• ATP;
  • hypoxia;
  • mitochondrial swelling;
  • neuroprotection;
  • spinal cord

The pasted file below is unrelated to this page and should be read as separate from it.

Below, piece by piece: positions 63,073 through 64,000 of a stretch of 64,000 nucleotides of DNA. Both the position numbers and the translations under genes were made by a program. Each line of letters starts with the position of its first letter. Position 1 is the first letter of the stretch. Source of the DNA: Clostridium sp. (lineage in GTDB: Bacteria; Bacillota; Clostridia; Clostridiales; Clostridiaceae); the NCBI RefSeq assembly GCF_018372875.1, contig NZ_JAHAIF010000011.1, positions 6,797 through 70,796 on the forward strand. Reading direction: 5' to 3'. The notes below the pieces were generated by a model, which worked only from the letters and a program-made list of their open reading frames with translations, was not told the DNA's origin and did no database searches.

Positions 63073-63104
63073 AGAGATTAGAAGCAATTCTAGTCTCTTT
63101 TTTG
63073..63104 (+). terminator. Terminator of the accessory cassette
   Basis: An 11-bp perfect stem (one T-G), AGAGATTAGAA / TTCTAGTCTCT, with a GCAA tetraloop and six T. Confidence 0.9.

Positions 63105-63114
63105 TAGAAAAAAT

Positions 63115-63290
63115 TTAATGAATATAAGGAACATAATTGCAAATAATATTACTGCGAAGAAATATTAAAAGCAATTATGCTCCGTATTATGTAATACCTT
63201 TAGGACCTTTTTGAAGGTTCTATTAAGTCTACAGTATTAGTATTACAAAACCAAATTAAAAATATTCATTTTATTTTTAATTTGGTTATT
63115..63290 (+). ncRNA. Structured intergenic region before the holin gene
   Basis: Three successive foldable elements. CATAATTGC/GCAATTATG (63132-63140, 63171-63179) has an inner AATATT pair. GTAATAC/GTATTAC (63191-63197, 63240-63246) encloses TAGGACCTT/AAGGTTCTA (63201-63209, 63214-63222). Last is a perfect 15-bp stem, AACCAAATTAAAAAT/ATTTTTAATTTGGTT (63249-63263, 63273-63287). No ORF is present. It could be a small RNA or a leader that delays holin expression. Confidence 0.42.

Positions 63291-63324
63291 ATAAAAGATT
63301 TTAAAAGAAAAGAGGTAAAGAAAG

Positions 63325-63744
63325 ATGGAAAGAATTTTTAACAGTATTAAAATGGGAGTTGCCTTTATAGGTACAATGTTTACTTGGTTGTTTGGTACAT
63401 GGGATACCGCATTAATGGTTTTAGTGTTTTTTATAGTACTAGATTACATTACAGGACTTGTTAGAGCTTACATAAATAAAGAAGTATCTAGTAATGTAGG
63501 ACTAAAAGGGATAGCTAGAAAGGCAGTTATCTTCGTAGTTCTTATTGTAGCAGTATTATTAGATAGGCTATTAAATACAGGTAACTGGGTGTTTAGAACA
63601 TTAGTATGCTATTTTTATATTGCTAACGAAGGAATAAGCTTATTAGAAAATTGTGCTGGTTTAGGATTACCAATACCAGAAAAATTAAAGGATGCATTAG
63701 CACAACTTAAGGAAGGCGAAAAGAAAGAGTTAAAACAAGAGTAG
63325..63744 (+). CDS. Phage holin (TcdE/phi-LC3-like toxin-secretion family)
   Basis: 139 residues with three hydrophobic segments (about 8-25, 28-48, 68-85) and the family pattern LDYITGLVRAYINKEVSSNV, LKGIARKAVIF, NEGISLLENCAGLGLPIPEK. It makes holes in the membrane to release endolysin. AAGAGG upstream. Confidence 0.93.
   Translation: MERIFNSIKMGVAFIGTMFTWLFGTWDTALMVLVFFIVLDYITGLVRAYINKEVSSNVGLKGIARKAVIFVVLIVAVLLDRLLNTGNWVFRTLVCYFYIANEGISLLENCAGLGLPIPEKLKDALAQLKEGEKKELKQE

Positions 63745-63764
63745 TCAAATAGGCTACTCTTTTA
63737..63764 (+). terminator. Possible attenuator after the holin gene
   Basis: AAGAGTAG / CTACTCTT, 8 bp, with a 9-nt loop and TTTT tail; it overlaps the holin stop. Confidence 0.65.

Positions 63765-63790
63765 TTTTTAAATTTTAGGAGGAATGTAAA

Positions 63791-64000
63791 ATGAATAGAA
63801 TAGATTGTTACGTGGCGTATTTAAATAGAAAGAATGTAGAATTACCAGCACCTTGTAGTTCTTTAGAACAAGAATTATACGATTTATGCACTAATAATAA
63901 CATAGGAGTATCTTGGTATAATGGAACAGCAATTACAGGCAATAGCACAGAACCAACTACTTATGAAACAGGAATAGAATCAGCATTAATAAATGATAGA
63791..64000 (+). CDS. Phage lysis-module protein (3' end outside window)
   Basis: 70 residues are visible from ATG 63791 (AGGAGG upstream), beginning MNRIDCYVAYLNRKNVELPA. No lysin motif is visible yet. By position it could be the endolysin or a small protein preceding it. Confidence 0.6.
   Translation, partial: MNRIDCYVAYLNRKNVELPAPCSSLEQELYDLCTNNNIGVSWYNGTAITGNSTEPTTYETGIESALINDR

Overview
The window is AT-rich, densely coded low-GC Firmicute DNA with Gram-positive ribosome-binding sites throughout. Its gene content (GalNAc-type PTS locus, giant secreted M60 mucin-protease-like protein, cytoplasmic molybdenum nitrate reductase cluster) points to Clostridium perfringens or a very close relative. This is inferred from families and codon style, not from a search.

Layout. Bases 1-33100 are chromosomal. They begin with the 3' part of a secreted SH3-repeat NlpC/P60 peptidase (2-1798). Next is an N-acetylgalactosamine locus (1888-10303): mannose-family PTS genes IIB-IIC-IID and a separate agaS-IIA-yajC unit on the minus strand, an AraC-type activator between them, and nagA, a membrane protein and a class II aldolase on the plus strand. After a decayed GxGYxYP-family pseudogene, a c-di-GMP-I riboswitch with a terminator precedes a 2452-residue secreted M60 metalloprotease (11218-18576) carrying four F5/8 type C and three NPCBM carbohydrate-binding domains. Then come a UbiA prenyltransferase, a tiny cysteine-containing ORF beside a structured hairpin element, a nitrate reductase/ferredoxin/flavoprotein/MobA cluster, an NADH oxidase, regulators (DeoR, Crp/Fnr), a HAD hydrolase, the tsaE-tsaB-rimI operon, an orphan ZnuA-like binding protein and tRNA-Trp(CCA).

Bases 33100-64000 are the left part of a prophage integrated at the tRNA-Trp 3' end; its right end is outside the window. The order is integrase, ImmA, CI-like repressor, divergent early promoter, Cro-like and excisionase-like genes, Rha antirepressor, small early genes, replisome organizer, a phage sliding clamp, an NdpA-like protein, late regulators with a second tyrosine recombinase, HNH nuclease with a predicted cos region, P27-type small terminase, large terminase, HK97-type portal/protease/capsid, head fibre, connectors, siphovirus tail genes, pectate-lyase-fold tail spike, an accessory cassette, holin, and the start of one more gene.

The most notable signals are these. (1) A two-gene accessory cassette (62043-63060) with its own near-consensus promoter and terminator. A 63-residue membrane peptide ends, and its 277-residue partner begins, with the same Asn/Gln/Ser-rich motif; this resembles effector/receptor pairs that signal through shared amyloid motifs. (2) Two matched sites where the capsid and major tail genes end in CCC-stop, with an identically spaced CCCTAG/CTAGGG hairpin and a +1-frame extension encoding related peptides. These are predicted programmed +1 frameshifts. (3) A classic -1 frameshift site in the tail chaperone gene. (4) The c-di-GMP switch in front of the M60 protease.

The detrimental effects of hypoxic damage to central nervous system lead to energy depletion, free radical formation, lipid peroxidation (LPO), and increased calcium. We hypothesized that in vitro tacrolimus (FK-506) and cyclosporine A (CsA) could be protective against hypoxic damage in spinal cord. Dorsal columns were isolated from the spinal cord of adult rats and injured by exposure to hypoxic condition for 1 h, and treated with FK-506 (0.1 μM) and CsA (0.1 μM). After injury, reperfusion was carried out for 2 h. Tissues were collected, processed for biochemical assays, and 2,3,5-triphenyltetrazolium chloride (TTC) staining. Spinal cord hypoxia caused a significant decrease (P < 0.001) in mitochondrial ATP (30.64%) and tissue reduced glutathione (GSH) (60.14%) content. Conversely, a significant increase (P < 0.001) in tissue LPO level (57.77%) and myeloperoxidase (MPO) activity (461.24%) was observed in hypoxic group. Mitochondrial swelling was also significantly increased in hypoxic group (90.0%). Treatment with either FK-506 or CsA showed that significant neuroprotective effects (P < 0.05–0.01) were measured in various parameters in hypoxic groups. FK-506 and CsA treatment showed increase in ATP by 11.19% and 16.14% while GSH content increased by 66.46% and 77.32%, respectively. Conversely, LPO content decreased by 18.97% and 24.06% and MPO level by 42.86% and 18.66% after FK-506 and CsA treatment. Calcium uptake was also decreased in mitochondria as exhibited by the increase in absorbance by 11.19% after FK-506 treatment. TTC staining also showed increased viability after FK-506 and CsA treatment. In conclusion, present study demonstrates the neuroprotective effect of FK-506 and CsA treatment against spinal cord hypoxia induced damage is mediated via their antioxidant actions.